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Old 02-25-2011, 04:18 PM   #1
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Bones are rigid organs that form part of the endoskeleton of vertebrates.
They move, support, and protect the various organs of the body, produce red and white blood cells and store minerals.
Lets take a look at various bones in another perspective....After death, so to speak!
BONEanZA other oddities-dscf3173.jpg
This is a tinie tiny skull that was gleaned from a piece of Owl scat. Yup... It's exactly what you are thinking it is... POO.... Good old fashioned poo. You can find quite the variety of little critter parts in just one dried up piece of scat! Collecting Scat for the class room or for home dissecting is as easy as locating an owls nest. Hmmmmm Now that could be a tricky issue all on its own.

So how does one go about finding an owls nest? Well.... You could either ask your local D.N.R. to point out a few for you or go into the wild in search of your own. I find it easiest to locate a pair of Eagles.... Keep watch on them to learn where their nesting sight is.
Owls OFTEN take over an eagles nest to raise their own once the eaglets take flight...Happy hunting!
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Old 02-25-2011, 05:16 PM   #2
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You can mount these finds on an appropriately sized, polished block of wood with an appropriately sized rod for display.
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Old 02-25-2011, 06:36 PM   #3
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Owls regurgitate the bones and indigestible fur of the small mammals they eat in "pellets". These have not passed through the entire digestive system, so technically they are not "scat".

What is a Pellet?
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Old 02-25-2011, 06:43 PM   #4
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My young son had found an owl scat (Not knowingly) on an outing and eagerly showed me the HUGE cocoon he had found.
I guess he actually took note of a cocoon I had showed him perhaps a few years earlier
Was his face ever red when I told him what it REALLY was that he held in his hand.
I still laugh about it to this day and that was years and years ago!
They DO look awfully lot alike! cecropia cocoon - Google Search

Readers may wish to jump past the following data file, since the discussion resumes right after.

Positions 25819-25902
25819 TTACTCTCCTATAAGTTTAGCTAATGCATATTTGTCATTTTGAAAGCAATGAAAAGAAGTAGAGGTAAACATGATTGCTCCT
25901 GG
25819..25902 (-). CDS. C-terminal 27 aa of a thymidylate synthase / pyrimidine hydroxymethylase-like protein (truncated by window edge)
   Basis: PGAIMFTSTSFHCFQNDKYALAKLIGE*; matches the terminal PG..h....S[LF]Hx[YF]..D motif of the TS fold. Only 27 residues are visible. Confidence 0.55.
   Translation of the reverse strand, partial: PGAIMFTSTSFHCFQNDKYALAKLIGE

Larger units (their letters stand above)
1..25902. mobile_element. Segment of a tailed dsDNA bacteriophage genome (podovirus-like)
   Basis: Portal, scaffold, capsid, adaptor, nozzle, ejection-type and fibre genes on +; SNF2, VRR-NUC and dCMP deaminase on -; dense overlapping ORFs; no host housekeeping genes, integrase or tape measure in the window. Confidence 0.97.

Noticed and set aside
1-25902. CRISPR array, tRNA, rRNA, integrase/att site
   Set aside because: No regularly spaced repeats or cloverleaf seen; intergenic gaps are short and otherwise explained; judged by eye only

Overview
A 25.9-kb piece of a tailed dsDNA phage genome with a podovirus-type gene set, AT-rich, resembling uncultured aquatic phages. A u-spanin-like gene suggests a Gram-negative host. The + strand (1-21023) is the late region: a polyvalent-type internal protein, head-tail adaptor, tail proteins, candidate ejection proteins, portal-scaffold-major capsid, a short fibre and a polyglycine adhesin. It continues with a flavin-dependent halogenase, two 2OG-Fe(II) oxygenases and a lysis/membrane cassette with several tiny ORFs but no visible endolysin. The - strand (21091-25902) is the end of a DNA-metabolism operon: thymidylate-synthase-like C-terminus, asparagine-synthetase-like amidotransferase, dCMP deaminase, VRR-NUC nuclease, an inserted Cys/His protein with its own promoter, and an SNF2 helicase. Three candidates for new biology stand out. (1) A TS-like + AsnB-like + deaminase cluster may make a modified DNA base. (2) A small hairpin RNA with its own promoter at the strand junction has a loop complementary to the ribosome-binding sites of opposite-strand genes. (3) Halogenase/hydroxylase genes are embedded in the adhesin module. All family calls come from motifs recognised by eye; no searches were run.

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Old 02-25-2011, 06:54 PM   #5
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I stand corrected...Thanks benj1
Glad to see things restated in their correct context.
I don't know why I wrote it that way......I knew that!
I guess I fell back upon how I was taught by my father...He had always called it scat.
It IS regurgitated as Benji1 has stated!
Thanks Benj1
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Old 02-26-2011, 08:27 AM   #6
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While chasing the beautiful Ebony jewel wing dragonflies along a creek one afternoon
I was quite surprised to find THIS hanging in the tree above me.
BONEanZA other oddities-dscf1357.jpg
Now what do you suppose put THAT there? My best guess would be....a feeding raptor - bird of prey, of some sort.
You can see it's obviously carnivorous - a flesh eater. Notice its sharp pointed teeth and grinding molars.
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Old 02-27-2011, 10:39 AM   #7
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BONEanZA other oddities-dscf4529.jpg
Walking around on a piece of property
BONEanZA other oddities-dscf4533.jpg
we had bought to revamp the home and resell
BONEanZA other oddities-dscf4534.jpg
I found a HUGE graveyard.
BONEanZA other oddities-dscf4532.jpg
Turns out ...The neighbor does taxidermy work and he tosses the remains to the buzzards.
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Old 02-28-2011, 01:01 PM   #8
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This upset me to find
BONEanZA other oddities-dscf5809carcass.jpg
It's what a trapper has caught and tossed aside that he thought not worth his while to keep...

DEATH came to those poor critters for no reason at all!
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Old 03-01-2011, 11:43 AM   #9
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Antlers and bones provide an important source of minerals (Mainly calcium) for wildlife.
BONEanZA other oddities-dscf7580.jpg
BONEanZA other oddities-dscf9181.jpgan
You can see their gnawing on these two examples.
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Old 03-02-2011, 12:04 PM   #10
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BONEanZA other oddities-dscf9208.jpg
Vertebrae
BONEanZA other oddities-march-dscf4538.jpg
The back bones that provide support from the bottom of the skull
BONEanZA other oddities-dscf9866.jpg
to the pelvic bone.
BONEanZA other oddities-dscf9871.jpg
Certain vertebrae, each with a pair of of ribs (curved bones) form a cage to protect the upper organs.

NOTE: These are NOT all from the same animal.
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